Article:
New technologies enable new forms of patient participation in health care. The article discusses whether communication in online patient support groups is a source of individual as well as collective empowerment or to be understood within the tradition of compliance. The discussion is based on a qualitative analysis of patient communication in two online groups on the Danish portal sundhed.dk, one for lung patients and one for women with fertility problems. The object of study is the total sum of postings during a specific period of time - a total of 4301 posts are included. The textmaterial was analyzed according to the textual paradigm of Paul Ricoeur, and the three steps of critical interpretation. Thus, the analysis moves from describing communicative characteristics of the site to a thorough semantic analysis of its narrative structure of construing meaning, interaction and collective identity, and finally as a source of collective action. The meta-narratives of the two groups confirm online patient support groups for individual empowerment, for collective group identity, but not for collective empowerment. The collective identities of patienthood on the two sites are created by the users (patients) through specific styles of communication and interaction, referred to as 'multi-logical narratives'. In spite of the potential of online communities of opening up health care to the critical voice of the public, the analysis points to a synthesis of the otherwise opposite positions of empowerment and compliance in patient care. On a collective level, the site is empowering the individual users to comply with 'doctor's recommendations' as a group. Copyright © 2013 Elsevier Ireland Ltd. All rights reserved.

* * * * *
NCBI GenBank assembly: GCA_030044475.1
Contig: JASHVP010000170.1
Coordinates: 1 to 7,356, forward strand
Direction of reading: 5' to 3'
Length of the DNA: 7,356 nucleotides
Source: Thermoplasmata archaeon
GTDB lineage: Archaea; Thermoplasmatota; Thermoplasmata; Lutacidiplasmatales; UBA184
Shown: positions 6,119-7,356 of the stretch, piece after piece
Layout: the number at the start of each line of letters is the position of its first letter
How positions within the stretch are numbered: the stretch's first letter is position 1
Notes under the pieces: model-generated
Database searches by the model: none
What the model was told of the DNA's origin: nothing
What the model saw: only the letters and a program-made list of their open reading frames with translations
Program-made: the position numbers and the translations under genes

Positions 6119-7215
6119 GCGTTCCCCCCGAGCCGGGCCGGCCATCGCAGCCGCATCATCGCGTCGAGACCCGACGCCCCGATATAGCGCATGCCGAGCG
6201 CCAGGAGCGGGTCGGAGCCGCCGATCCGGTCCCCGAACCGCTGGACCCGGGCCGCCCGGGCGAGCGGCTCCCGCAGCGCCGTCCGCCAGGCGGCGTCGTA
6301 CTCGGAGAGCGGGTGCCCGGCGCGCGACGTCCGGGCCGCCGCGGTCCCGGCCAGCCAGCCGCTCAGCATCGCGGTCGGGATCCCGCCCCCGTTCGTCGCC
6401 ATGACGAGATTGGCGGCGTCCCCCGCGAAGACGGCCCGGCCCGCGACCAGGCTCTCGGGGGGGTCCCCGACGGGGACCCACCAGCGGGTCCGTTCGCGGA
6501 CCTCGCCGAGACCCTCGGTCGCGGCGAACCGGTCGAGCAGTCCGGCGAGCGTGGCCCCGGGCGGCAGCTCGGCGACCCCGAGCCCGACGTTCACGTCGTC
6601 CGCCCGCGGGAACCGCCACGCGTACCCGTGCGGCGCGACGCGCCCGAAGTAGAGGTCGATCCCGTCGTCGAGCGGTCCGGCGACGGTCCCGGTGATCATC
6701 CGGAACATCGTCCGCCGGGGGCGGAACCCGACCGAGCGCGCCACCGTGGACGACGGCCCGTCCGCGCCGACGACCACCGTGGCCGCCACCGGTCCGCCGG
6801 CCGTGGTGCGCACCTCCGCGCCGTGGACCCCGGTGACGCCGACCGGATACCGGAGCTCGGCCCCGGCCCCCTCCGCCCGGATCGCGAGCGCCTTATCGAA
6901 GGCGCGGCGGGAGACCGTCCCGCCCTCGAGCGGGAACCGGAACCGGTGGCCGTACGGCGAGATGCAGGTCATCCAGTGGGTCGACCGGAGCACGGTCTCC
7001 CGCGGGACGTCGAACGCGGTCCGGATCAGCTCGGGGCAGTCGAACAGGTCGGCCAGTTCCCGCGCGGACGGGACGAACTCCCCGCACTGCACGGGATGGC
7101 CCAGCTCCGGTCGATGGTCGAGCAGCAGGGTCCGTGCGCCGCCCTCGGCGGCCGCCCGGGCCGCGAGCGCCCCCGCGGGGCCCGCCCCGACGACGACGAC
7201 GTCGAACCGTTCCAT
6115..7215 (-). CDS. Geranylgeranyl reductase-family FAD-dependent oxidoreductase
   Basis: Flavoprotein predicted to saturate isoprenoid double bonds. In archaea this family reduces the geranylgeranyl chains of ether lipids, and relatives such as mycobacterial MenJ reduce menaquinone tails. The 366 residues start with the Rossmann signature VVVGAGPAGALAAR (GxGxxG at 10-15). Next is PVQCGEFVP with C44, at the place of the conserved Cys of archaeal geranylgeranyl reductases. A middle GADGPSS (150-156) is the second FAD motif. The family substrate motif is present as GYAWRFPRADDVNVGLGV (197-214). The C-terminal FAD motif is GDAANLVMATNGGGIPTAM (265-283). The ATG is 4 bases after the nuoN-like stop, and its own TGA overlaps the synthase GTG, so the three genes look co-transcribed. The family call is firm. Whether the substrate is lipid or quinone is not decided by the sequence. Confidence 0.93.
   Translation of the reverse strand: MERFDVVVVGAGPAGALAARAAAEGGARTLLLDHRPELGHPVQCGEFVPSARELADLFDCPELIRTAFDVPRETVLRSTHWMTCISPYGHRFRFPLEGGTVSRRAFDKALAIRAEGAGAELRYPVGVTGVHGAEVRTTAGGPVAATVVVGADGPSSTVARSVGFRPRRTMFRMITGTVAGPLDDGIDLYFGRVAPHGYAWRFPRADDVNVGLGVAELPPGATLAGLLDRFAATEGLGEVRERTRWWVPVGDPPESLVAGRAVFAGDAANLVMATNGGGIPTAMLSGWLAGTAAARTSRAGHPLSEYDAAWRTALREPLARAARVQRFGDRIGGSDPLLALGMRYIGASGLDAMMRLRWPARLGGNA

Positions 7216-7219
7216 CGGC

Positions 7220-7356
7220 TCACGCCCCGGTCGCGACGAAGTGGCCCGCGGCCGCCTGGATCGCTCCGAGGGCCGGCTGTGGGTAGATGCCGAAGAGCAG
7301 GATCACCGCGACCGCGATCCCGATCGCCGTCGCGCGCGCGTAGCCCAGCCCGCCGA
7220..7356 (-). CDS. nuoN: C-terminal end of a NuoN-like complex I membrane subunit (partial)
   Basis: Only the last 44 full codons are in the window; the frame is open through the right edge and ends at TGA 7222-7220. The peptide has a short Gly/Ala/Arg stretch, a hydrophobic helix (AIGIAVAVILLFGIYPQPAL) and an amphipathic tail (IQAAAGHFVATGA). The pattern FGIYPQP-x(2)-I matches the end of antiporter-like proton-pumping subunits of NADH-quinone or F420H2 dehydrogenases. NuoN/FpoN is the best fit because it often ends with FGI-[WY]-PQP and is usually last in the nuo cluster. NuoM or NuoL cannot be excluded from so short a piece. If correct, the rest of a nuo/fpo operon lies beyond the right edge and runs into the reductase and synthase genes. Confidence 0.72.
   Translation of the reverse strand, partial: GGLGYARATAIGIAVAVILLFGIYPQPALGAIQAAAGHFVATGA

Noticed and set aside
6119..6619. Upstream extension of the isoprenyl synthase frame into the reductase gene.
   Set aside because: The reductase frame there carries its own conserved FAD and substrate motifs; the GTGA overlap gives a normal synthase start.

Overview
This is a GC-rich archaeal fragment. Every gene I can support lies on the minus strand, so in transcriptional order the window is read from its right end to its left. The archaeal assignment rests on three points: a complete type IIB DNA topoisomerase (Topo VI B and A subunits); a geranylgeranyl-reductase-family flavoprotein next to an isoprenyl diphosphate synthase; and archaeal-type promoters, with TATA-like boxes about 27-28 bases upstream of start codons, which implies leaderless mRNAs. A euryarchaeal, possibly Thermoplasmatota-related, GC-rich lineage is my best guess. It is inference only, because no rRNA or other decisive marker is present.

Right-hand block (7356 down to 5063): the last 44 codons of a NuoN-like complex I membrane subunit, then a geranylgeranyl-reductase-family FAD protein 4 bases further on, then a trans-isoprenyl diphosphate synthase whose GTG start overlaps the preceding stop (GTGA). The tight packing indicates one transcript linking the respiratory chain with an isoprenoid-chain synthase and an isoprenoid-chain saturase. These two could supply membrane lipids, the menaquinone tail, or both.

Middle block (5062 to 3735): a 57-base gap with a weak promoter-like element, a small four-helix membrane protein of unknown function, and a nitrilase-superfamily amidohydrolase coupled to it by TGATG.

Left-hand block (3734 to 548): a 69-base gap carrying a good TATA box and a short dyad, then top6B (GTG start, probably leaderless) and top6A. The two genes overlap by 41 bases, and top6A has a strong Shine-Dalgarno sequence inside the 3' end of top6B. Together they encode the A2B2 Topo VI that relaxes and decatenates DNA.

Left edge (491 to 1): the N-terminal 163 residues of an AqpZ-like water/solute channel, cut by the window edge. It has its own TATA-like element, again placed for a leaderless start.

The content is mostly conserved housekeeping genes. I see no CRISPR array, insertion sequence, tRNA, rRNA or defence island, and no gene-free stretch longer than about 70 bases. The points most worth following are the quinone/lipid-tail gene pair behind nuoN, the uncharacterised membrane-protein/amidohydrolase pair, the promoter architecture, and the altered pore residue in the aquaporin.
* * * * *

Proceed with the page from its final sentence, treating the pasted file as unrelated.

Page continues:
14. Dutch adolescents' motives, perceptions and reflections toward sex-related Internet use : Results of a web-based focus-group study

    NARCIS (Netherlands)

    Doornwaard, S.M.; den Boer, Fedde; Vanwesenbeeck, W.M.A.; van Nijnatten, C.H.C.J.; ter Bogt, T.F.M.; van den Eijnden, R.J.J.M.

    2017-01-01

    The Internet offers adolescents unique opportunities to actively shape their own sexual media environment. The aim of this study was to gain in-depth insight into Dutch adolescents’ motives, perceptions, and reflections toward Internet use for (a) finding information or advice related to romance and

  15. Internet piracy

    OpenAIRE

    Fiala, Jiří

    2012-01-01

    The main objective of this thesis is to describe the Internet piracy phenomenon and to define responsibility of individuals for copyright violations on the Internet from the view of valid Czech legislation. In order to prevent Internet piracy, countries are pushed to swiftly react on continuous development of new technologies used by pirates - these efforts of individual countries are described in several chapters of this thesis that are exploring the most significant court rulings. These rul...

  16. Rumors and Internet

    Directory of Open Access Journals (Sweden)

    RENARD, Jean-Bruno

    2011-12-01

    Full Text Available This paper will address the rumors and the Internet in two ways: rumors as the subject of the Internet and the Internet as a channel of dissemination of rumors. We define rumors in a broadly way as an unverified information circulating within a social group. In a strict sense, rumors can be understand as false information that people believe. A rumor is an urban myth, a legend, a hoax, or a contemporary narrative, a tale of everyday life, false or dubious, but in which we believed because it is likely, and it conveys a moral message.

  17. A Speech-Language Pathologist's Guide to Creating a Support Group for Caregivers of Persons with Dementia

    Science.gov (United States)

    Morrow-Odom, K. Leigh; Robbins, Sarah M.

    2012-01-01

    The purpose of this article is to provide basic guidelines to successfully establish a support group for caregivers of persons with dementia. Support groups should provide its members with a community of support, as well as coping and management strategies to improve daily function of loved ones. This should improve the care provided, and the…

  18. ["Accepting Demented Minds". Opinion Group, Information and Support on Stigma of Mental Illness on Facebook].

    Science.gov (United States)

    Mancera, Katherine Cárdenas; De Santacruz, Cecilia; Salamanca, Mayra Alejandra

    2014-01-01